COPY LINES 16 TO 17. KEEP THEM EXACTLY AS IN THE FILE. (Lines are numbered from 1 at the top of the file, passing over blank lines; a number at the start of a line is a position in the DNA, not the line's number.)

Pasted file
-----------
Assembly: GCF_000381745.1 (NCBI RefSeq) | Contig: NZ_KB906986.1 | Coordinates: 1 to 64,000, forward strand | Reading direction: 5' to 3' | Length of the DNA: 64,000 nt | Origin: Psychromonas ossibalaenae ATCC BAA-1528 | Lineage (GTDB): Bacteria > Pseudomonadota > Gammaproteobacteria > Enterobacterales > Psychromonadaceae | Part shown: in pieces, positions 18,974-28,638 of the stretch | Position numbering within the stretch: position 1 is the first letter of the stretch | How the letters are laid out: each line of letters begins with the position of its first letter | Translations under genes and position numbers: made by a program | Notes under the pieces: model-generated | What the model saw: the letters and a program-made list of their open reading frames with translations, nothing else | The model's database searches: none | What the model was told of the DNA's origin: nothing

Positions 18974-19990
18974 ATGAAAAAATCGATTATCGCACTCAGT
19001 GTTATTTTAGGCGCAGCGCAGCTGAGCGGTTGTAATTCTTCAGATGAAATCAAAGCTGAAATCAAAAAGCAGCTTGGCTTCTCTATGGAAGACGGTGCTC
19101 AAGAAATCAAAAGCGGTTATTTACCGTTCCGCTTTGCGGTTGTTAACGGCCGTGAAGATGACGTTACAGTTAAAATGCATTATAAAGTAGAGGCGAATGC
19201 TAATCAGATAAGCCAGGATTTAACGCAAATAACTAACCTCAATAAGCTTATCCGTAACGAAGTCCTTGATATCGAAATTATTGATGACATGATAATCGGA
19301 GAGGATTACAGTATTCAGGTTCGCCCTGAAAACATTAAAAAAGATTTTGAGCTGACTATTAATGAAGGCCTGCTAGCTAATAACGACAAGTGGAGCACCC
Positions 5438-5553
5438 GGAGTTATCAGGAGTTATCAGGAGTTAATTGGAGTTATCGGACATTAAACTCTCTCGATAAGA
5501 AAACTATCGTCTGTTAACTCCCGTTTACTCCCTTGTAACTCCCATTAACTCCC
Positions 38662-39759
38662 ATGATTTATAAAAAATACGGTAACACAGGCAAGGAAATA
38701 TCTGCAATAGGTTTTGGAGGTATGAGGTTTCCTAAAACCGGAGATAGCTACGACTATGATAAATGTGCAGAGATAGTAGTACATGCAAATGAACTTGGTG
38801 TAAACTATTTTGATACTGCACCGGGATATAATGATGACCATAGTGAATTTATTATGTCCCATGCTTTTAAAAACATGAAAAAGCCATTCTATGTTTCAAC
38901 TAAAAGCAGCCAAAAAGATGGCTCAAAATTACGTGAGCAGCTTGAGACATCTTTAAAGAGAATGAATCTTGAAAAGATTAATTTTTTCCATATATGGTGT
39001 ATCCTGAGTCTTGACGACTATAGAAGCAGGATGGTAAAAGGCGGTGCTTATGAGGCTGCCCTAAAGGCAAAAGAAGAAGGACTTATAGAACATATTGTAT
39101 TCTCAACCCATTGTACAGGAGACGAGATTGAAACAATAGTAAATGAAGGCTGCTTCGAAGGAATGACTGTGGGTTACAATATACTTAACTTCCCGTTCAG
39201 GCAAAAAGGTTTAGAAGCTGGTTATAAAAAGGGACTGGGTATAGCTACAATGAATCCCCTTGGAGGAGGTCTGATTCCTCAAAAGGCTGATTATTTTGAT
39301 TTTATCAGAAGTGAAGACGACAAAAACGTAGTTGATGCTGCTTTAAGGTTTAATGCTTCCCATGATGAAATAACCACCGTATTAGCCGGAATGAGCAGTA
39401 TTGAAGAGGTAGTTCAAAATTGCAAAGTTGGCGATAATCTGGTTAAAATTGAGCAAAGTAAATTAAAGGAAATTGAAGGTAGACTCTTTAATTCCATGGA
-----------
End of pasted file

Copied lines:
39001 ATCCTGAGTCTTGACGACTATAGAAGCAGGATGGTAAAAGGCGGTGCTTATGAGGCTGCCCTAAAGGCAAAAGAAGAAGGACTTATAGAACATATTGTAT
39101 TCTCAACCCATTGTACAGGAGACGAGATTGAAACAATAGTAAATGAAGGCTGCTTCGAAGGAATGACTGTGGGTTACAATATACTTAACTTCCCGTTCAG